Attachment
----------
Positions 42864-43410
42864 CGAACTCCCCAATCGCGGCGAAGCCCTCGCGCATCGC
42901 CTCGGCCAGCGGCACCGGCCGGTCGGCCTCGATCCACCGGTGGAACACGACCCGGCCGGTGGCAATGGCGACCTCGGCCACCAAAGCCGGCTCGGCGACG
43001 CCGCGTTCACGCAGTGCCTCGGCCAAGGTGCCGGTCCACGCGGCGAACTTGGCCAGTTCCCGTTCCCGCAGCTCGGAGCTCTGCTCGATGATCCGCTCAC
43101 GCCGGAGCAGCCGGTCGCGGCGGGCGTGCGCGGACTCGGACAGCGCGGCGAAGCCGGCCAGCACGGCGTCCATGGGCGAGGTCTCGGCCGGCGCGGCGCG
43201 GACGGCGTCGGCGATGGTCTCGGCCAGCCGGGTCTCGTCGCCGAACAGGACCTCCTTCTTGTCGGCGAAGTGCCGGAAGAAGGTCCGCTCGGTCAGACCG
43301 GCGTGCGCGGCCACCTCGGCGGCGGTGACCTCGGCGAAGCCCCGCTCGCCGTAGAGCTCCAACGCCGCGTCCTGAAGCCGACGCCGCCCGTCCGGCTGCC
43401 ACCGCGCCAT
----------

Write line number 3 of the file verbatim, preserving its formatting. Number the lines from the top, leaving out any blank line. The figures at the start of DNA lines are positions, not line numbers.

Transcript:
42901 CTCGGCCAGCGGCACCGGCCGGTCGGCCTCGATCCACCGGTGGAACACGACCCGGCCGGTGGCAATGGCGACCTCGGCCACCAAAGCCGGCTCGGCGACG